Microsoft MakeCode has excellent support for using the accelerometer on the Circuit Playground Express.

If you are new to using MakeCode and Circuit Playground Express, see this guide to learn how to get started.

## MakeCode Blocks for using the Accelerometer

MakeCode blocks which use the Circuit Playground Express accelerometer are in the INPUT code block group.

The `set accelerometer range` block adjusts the range at which the accelerometer will detect. You can think of it as a sensitivity adjustment. If you think the measurements will be small, 1 g should be fine. But for violent bumps, maybe 2, 4, or 8g may be better. Often this block is placed in an `on start` block to set the sensitivity before the main `forever` loop.

The `acceleration` and `rotation` blocks read the accelerometer and provide a value you can use in calculations or decisions. the acceleration will read either x, y, or z so reading all three will take three `set variable` blocks. The value returned is in milli-gs, where one gee is 9.8 m/s2, the pull of the earth. The `acceleration` block can also return a `strength` value which is the acceleration value from all three directions. `rotation` will read either the `pitch` or `roll` values. Pitch is up or down, roll is left or right and is in degrees (0 to 360).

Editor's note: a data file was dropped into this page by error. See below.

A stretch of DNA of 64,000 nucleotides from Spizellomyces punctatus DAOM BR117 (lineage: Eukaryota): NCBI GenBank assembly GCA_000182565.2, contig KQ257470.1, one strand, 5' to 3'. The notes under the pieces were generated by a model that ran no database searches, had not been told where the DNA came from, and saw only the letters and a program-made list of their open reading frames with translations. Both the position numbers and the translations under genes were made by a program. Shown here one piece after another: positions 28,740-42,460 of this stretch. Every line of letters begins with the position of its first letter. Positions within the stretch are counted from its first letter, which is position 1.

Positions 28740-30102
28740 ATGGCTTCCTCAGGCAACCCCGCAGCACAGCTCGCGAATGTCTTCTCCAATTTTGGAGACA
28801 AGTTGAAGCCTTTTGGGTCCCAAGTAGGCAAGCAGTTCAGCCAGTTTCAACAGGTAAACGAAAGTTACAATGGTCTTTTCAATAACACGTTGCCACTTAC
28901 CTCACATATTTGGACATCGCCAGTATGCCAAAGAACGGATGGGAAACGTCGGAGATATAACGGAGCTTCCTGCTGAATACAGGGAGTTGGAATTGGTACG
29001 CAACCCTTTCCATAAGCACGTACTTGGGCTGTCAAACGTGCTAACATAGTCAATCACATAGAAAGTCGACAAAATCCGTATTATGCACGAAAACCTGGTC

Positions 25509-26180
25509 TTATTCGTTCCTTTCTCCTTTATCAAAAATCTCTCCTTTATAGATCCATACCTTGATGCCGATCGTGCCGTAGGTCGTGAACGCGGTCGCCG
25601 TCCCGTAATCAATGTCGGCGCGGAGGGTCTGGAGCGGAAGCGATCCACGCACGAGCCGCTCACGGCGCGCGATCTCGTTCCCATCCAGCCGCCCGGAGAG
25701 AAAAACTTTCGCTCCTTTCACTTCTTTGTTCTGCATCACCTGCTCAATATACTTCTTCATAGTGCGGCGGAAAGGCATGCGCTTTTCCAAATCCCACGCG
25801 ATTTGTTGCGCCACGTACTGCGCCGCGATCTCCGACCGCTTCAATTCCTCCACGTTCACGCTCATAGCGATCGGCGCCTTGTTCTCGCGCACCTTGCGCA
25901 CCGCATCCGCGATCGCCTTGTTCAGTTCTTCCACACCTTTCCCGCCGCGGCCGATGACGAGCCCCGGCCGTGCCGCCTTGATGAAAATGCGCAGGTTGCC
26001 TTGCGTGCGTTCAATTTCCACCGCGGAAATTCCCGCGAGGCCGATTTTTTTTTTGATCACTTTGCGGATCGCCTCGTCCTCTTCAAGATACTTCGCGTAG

`on shake` is actually a number of readings that can actuate some MakeCode. All the actions you can choose from are:

• `shake`: shake the board
• `logo up`: the logo is facing up
• `logo down`: the logo is facing down
• `screen up`: the screen side is up
• `screen down`: the screen side is down
• `tilt left`: the board is tilted to the left
• `tilt right`: the board is tilted to the right
• `free fall`: the board is falling for a distance
• `3g`: acceleration force of 3 g
• `6g`: acceleration force of 6 g

This is very handy as you don't have to continually read the raw values, compute something, then take action, MakeCode does this for the user if desired.

## Examples

The following pages present some examples of using the MakeCode blocks for typical applications.

This guide was first published on Sep 12, 2018. It was last updated on Mar 08, 2024.

This page (Use in MakeCode) was last updated on Mar 08, 2024.